Whatever the implications of Napoleon’s conduct, the campaign of November 1808 to January 1809 set the pattern of operations for the whole of the next year. The French controlled most of central and northern Spain, together with a separate area around Barcelona, while Spanish armies held southern Catalonia, the Levante, Andalucía and Extremadura. As for Portugal, she too was in allied hands with a British garrison in Lisbon and such few troops as the Portuguese could muster deployed to protect Elvas, Almeida and Oporto. Called away from Spain by the growing fears of the new war with Austria, Napoleon had left instructions for his commanders – most notably, Soult, Ney and Victor – to crush allied resistance by a series of powerful offensives, but this plan quickly foundered. The Spanish armies defending Andalucía proved unexpectedly aggressive; the British reinforced their presence in Portugal and, once again commanded by a rehabilitated Sir Arthur Wellesley, repelled a French invasion; the province of Galicia rose in revolt; and the cities of Zaragoza and Gerona both put up desperate resistance when they were attacked. By the summer the initiative had passed to the Allies, and the rest of the year was dominated by two major attempts to recover Madrid. Of these, the first – an Anglo-Spanish offensive from the west and south – led merely to stalemate, a major triumph at Talavera on 28 July being deprived of all effect by serious divisions in the allied command and the fortuitous arrival of massive French reinforcements. The second offensive, however, led to disaster. In the wake of Talavera, Wellesley – now Lord Wellington – refused to engage in any further operations in Spain, and pulled his men back to the Portuguese frontier. In consequence, the offensive was the work of the Spaniards alone. Operating on exterior lines from the north-west, the west and the south in terrain that greatly favoured the vastly superior French cavalry, they had no chance, and were routed at the battles of Ocaña and Alba de Tormes with terrible losses. For the French it was a moment of triumph.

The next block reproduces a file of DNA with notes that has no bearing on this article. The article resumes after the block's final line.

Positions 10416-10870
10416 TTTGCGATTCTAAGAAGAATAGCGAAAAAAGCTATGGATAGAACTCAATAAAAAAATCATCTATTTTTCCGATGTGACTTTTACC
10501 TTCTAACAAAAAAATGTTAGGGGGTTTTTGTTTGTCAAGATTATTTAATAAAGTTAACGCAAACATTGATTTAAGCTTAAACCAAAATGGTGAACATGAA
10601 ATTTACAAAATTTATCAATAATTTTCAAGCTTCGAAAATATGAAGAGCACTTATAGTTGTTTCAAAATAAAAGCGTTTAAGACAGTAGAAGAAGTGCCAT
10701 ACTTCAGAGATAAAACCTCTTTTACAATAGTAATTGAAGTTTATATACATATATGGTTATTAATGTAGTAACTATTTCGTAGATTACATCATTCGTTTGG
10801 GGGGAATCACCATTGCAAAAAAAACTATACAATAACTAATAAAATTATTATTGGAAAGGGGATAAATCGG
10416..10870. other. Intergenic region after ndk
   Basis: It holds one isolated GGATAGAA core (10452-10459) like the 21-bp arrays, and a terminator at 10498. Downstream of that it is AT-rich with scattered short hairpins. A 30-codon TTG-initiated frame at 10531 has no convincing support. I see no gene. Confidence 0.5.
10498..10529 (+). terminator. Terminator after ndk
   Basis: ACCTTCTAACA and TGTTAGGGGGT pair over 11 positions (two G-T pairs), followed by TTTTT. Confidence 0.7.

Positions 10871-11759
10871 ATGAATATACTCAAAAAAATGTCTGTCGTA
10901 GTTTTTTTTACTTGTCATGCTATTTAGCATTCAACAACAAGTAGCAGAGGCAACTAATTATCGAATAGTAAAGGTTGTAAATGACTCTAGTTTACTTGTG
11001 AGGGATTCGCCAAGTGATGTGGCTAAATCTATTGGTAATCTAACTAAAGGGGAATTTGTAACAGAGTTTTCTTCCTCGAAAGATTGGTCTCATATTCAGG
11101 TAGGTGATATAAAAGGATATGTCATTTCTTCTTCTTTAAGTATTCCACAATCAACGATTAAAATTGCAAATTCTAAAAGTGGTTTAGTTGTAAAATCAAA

The defeat of the main Spanish field armies and the British decision to concentrate on the defence of Portugal opened a new phase in the conflict. So serious had been the Spanish losses in the campaigns of 1809 that there was little left to put into the line. Nor could these losses be made up: though generous, British supplies of arms and uniforms were insufficient to the task of equipping whole new armies from scratch while resistance to conscription among the populace had reached enormous heights, the war never having been the popular crusade of legend. Meanwhile, with the new Austrian war fought and won (see below), Napoleon was pouring large numbers of fresh troops into Spain, and so the initiative passed back to the French. With the Spaniards further emasculated by the outbreak of revolution in Latin America – by now their chief source of revenue – the next two years saw constant French advances. City after city fell into the invaders’ hands while the Spaniards lost more and more of such troops and resources as remained to them. By late 1811 all that was left of Patriot Spain was Galicia, the Levante and the blockaded island city of Cádiz, which had in 1810 become the new capital. Penned up inside Portugal, the British, meanwhile, could do nothing to arrest the march of French conquest. In the end, indeed, it is clear that Napoleon’s commanders could have completely crushed resistance in Spain and then marched against Portugal in such overwhelming force that even Wellington could not have overcome them, despite the masterly defensive strategy whose details we shall examine shortly. All that was needed was for the French armies in the Peninsula to receive a constant stream of replacements and reinforcements. Thanks to the impending invasion of Russia, however, the supply of men dried up in 1812, the Armée d’Espagne even being stripped of a number of troops. As could be expected, the French forces suddenly found themselves badly over-extended, and all the more so as Napoleon insisted that they continue with the offensive against Valencia launched in the autumn of 1811. As General Suchet, the commander of the French forces in Aragón and Catalonia, put it, ‘The emperor was all impatience at Paris.’